A warm breeze was blowing across the open meadow, bending the soft blades of grass to its gentle force. Murtagh pushed a lock of hair out of his eyes and continued studying the page beneath him. It was a history book, of the pacts and alliances between clan chieftains of the Silver Age, and it hadn’t been easy sneaking the large tome out of the city under his cloak. He was only a young boy after all, and easily recognizable as the king’s bastard at that. The hood of the cloak had served to hide his face from the guards at the city gates, but it had been slow going. The young boy looked up at the walls of the shining city that was his home, though it had never really felt like it. He was treated well, but everyone always looked down on him, and not just because he was a child.
That word always hung over his head, like a dark cloud. He hadn’t known what it meant for a while, but the steward that was in charge of his education had explained it to him once.
“You are aware that you are a bastard,” he had said dryly, flipping through the dusty pages of an ancient book on warfare. “But you do not know what it means.”
“No, master,” the child replied. “Father says not to listen to those people, but…”
“It is difficult,” the steward cut in. “I know how it feels to be looked down upon for what you are, not who you are.” The old man looked at him with kind, brown eyes. His white beard reached down to his waist, as fluffy as a white cloud. “As it stands, a bastard is one who is born to a mother and father that are not joined in wedlock. Your father, the king, was betrothed to a woman from Surda, a nobleman’s daughter. But you were born before they were married. If they had been joined in wedlock, you might have been made legitimate, but your mother died shortly after you were born. And so, you are a bastard, Murtagh. But do not think that makes you any less of a person than anyone else. Do you understand?”
“Yes, master,” Murtagh replied, hanging his head somberly. He’d known that his mother was killed by soldiers from Oran, but it still hurt to hear about her, the woman he’d never known. His father had married Selena soon after that, and his brother had been born, the future king of Alagaesia. It was a title he would never know.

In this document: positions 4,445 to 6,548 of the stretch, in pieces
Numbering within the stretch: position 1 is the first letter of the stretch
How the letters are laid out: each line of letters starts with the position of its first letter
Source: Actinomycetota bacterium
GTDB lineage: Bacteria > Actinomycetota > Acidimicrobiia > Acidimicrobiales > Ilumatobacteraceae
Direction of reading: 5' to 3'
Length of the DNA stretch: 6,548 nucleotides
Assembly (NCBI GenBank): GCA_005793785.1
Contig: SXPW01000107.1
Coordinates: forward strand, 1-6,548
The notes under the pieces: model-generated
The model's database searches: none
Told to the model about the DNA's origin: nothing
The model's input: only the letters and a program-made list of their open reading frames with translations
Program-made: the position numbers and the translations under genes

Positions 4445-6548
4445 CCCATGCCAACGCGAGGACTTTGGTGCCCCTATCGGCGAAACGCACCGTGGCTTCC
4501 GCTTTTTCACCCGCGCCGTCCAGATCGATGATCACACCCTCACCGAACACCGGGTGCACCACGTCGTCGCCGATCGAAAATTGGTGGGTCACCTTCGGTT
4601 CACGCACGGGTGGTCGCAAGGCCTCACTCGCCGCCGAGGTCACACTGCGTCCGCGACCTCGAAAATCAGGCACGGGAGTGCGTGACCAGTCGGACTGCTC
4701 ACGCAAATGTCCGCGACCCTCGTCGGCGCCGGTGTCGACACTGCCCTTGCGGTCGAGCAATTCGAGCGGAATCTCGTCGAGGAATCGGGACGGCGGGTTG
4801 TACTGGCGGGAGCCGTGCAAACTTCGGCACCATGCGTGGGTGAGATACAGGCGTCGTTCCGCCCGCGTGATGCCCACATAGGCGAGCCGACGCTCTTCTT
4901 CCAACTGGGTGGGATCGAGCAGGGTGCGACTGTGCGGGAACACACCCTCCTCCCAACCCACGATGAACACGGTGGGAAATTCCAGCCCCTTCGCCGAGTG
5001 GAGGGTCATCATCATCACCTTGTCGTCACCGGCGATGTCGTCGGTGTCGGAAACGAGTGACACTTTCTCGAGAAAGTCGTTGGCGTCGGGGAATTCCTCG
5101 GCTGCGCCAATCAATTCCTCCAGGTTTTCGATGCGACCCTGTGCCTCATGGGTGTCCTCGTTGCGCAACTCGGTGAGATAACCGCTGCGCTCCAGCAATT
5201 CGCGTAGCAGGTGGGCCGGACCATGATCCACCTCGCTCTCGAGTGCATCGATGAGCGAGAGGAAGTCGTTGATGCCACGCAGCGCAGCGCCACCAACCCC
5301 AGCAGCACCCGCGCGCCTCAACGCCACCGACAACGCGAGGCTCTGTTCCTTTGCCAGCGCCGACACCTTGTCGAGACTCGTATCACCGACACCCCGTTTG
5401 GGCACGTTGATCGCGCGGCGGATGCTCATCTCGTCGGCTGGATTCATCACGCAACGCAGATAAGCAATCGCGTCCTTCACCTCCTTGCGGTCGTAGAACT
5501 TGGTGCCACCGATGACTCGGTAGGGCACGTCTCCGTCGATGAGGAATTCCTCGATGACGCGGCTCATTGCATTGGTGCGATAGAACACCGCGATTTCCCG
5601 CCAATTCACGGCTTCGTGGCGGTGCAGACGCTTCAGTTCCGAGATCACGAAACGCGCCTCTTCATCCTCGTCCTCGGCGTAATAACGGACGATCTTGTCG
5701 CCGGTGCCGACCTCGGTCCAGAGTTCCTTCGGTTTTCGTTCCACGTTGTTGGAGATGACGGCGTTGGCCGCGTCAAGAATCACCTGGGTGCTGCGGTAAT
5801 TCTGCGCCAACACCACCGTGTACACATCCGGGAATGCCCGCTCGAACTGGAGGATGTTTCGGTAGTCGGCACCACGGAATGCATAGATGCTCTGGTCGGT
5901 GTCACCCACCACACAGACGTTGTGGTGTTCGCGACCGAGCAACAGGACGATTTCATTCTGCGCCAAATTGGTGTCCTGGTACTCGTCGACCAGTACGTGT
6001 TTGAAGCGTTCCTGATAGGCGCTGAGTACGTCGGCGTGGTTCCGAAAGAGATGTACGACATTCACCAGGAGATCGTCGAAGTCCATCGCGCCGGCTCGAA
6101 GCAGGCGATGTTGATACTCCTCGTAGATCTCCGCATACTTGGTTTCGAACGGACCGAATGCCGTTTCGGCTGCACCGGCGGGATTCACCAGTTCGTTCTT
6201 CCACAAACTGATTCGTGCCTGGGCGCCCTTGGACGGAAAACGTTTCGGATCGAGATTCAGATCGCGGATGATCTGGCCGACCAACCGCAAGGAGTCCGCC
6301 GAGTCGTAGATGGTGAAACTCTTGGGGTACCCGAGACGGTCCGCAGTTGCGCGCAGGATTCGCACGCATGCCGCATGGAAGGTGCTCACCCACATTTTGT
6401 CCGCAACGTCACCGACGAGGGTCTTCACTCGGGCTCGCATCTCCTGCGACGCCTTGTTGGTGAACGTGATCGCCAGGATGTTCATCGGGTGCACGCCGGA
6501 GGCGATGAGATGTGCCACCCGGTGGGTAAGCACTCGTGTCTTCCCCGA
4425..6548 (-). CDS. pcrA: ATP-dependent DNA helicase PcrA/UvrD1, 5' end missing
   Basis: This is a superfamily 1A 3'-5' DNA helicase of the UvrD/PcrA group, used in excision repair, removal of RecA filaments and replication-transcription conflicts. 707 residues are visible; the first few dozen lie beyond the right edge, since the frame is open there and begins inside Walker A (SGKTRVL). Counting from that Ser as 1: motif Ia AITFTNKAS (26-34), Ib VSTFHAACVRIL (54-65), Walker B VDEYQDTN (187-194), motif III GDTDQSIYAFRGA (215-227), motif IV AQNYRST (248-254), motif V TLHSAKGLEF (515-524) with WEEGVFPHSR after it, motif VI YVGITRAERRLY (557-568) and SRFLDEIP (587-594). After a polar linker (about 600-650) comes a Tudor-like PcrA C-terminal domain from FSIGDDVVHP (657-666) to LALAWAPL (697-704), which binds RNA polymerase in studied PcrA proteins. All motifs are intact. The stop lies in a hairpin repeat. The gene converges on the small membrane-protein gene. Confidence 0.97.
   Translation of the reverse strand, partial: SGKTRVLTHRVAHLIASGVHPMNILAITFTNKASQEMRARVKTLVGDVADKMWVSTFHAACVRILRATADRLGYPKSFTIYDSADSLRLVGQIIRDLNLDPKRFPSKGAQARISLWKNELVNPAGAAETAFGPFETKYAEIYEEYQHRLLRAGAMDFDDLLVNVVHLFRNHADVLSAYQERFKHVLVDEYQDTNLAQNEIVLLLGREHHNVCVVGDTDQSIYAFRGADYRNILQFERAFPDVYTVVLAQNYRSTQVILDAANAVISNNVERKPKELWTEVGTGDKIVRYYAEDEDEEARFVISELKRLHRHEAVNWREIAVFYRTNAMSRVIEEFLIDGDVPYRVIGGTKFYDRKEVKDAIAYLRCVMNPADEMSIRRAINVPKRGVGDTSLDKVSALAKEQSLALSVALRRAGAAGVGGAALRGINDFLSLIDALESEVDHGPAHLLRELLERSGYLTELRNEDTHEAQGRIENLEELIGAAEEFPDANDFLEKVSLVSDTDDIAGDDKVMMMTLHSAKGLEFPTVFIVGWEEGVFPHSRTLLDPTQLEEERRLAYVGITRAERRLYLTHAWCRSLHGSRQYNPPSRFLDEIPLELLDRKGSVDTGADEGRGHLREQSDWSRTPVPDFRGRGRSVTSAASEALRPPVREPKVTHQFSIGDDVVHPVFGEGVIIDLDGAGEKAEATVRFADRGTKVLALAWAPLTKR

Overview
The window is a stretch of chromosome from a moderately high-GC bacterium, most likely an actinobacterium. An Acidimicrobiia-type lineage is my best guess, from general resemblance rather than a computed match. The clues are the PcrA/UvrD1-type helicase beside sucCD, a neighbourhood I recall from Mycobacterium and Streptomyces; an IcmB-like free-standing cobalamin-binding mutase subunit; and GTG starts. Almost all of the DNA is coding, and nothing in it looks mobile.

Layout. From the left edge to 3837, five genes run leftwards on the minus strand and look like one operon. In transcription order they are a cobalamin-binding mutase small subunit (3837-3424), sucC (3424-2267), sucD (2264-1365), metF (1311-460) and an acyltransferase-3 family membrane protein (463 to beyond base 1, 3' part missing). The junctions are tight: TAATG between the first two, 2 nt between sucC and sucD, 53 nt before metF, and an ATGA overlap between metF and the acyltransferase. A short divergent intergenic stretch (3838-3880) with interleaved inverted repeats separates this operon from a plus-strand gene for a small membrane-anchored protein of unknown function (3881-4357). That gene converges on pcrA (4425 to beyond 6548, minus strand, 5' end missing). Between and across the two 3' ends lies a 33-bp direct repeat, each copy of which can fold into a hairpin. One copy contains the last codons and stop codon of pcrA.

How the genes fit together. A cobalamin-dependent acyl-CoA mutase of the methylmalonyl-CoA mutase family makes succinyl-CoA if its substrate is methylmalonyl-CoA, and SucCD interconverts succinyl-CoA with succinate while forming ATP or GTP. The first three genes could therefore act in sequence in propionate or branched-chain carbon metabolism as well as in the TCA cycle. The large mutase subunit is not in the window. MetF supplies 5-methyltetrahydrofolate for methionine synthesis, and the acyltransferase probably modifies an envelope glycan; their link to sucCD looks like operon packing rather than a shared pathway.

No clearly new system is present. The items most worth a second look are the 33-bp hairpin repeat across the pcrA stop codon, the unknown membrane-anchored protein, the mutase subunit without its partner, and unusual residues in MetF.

He thought of her then, his mother, as he sat in that meadow. He knew she’d loved to read, and he couldn’t help but think he’d picked up that particular trait from her. She had been beautiful, which he knew from the small painting he kept tucked in his tunic pocket. It was the only image he had of her, and he guarded it fiercely. His father didn’t know he had it, and the queen certainly didn’t know either. Murtagh didn’t know what the queen would do if she ever found out…
Murtagh looked up at the city again, marveling at the clean, white stones of the walls. Illirea was huge, a thriving metropolis, and it would take the guards hours to find him. He could only hope his father wouldn’t figure him out. Even though he knew his father cared about him, he could be overprotective. And living in the same castle as the queen was never easy. He never knew what he did to make the queen despise him, but she glared at him with hateful scorn every time he was in her presence. Those piercing blue eyes of hers, and the cold grey eyes of her direwolf, were always scrutinizing his face, searching for some hidden evil within it. Whatever she was searching for though, she never seemed to find it.
It wouldn’t be long now before his father’s wolf picked up his scent and they found him. The female direwolf, Athkore, had always been kind to him, and if he was lucky she would keep his location secret from his father for a little while longer. But, as fate would have it, he was not lucky. It seemed he’d been cursed since the day he was born. The huge, cream-colored direwolf appeared on the horizon, flying towards him at an alarming rate. Her white fur shifted in the breeze, and it looked like her skin was rippling, like the surface of a lake after someone threw a rock into it. Athkore came upon him and skidded to a halt, pink tongue hanging out of her mouth as she panted in the heat of the summer day.
‘Little one,’ she said through their mental contact, ‘your father is searching for you. Why have you run?’
‘I didn't run, Athkore,’ he said, standing up and coming over to the gigantic wolf. He was tall for a boy of ten, but the wolf stood at least two heads taller than him. ‘I just needed to get away for a while. The castle is so… stifling sometimes. It’s nice to come out here, don’t you think?’
‘Yes, little one, I agree. But next time, let your father know before you run off,’ she scolded softly. Athkore leaned her head down and licked him with her soft tongue, right on the cheek, and he laughed as he wiped the slobber off of himself, scratching her behind her huge ears. She suddenly perked her head up, staring back in the direction of the city, her nostrils flaring as she picked up a scent on the air. ‘He’s coming, little one.’ She stared back at him with her soft, brown eyes and gave him another tiny lick on the cheek before taking off towards the city. Murtagh saw then that his father was galloping toward him astride his black charger, pushing the horse to go faster. It wasn't long before the direwolf met him and then turned to run alongside the horse.
Murtagh hung his head in shame upon seeing the look of utter fury upon his father’s face. He’d seen his father angry before, but never like this. Flames seemed to be leaping from his eyes and steam coming from his ears. The boy stared up at him innocently, clutching the leather-bound book to his chest tightly. Brom leapt from the horse’s back and landed nimbly on the ground.